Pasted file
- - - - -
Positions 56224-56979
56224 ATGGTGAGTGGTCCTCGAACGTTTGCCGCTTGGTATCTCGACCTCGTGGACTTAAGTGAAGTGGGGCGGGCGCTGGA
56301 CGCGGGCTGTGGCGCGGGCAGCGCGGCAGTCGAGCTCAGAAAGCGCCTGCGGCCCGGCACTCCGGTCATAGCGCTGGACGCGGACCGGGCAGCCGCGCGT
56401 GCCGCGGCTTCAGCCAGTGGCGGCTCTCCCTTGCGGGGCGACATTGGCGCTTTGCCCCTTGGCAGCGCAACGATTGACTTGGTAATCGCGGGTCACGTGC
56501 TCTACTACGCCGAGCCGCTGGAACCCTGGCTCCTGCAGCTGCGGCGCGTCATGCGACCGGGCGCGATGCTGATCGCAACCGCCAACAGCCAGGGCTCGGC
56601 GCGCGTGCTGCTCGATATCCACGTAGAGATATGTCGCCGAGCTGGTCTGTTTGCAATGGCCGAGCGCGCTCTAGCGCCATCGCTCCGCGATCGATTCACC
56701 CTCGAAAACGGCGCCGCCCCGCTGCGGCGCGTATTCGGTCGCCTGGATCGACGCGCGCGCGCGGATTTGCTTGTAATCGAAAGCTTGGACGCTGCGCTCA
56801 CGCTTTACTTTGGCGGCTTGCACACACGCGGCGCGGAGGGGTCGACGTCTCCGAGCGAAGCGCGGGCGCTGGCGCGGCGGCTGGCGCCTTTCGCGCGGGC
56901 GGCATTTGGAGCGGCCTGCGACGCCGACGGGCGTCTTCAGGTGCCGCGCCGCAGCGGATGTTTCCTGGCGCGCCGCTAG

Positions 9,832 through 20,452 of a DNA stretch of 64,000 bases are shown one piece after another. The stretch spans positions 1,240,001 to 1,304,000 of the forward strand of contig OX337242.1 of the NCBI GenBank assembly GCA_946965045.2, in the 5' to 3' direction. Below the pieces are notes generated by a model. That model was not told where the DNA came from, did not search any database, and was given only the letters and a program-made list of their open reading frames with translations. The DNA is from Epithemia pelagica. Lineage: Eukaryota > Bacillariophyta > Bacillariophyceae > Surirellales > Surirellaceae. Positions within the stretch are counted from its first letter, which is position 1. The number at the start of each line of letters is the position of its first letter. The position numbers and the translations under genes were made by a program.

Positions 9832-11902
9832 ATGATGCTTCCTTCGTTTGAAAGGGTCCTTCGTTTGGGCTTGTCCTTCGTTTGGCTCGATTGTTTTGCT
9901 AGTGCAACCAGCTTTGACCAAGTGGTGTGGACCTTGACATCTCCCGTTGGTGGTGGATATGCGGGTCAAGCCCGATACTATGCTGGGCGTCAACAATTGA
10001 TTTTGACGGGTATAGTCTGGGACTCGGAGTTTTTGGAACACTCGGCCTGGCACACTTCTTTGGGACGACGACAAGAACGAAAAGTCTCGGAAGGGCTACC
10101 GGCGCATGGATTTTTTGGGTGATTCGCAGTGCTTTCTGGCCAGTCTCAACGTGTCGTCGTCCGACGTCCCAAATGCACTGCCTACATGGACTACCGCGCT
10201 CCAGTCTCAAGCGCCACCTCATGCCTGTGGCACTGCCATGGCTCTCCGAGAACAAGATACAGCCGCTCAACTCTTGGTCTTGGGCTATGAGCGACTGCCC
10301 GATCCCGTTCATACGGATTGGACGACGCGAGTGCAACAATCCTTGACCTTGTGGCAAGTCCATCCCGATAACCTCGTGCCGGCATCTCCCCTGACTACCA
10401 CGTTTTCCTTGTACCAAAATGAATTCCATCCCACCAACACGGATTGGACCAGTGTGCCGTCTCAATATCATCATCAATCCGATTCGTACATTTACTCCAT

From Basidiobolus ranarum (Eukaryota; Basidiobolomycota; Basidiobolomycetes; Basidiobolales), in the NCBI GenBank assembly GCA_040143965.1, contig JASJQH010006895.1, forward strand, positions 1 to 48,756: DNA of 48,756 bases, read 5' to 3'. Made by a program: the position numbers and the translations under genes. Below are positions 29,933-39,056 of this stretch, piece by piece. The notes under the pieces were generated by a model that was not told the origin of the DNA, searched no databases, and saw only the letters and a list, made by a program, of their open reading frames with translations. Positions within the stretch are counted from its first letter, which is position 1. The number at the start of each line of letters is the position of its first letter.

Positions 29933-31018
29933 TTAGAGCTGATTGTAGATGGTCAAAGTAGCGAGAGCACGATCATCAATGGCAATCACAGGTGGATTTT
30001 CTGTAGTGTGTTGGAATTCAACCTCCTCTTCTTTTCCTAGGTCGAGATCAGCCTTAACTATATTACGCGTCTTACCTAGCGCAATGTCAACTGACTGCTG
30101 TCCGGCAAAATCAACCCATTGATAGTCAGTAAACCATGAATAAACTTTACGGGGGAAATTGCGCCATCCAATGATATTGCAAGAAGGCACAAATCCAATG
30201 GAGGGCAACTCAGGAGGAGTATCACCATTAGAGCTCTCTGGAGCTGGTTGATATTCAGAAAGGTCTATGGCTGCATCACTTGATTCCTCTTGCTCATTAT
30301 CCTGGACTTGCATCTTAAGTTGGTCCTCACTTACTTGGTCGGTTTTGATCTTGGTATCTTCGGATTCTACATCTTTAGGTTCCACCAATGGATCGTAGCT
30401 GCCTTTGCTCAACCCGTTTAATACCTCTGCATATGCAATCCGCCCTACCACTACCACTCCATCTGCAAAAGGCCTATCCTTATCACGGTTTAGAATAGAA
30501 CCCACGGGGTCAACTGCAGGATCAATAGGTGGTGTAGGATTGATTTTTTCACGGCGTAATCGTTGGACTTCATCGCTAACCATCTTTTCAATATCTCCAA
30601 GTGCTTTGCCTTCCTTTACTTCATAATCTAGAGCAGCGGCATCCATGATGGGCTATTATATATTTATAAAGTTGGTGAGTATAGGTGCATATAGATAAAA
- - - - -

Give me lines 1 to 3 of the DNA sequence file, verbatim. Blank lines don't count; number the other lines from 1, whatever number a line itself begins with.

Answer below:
Positions 56224-56979
56224 ATGGTGAGTGGTCCTCGAACGTTTGCCGCTTGGTATCTCGACCTCGTGGACTTAAGTGAAGTGGGGCGGGCGCTGGA
56301 CGCGGGCTGTGGCGCGGGCAGCGCGGCAGTCGAGCTCAGAAAGCGCCTGCGGCCCGGCACTCCGGTCATAGCGCTGGACGCGGACCGGGCAGCCGCGCGT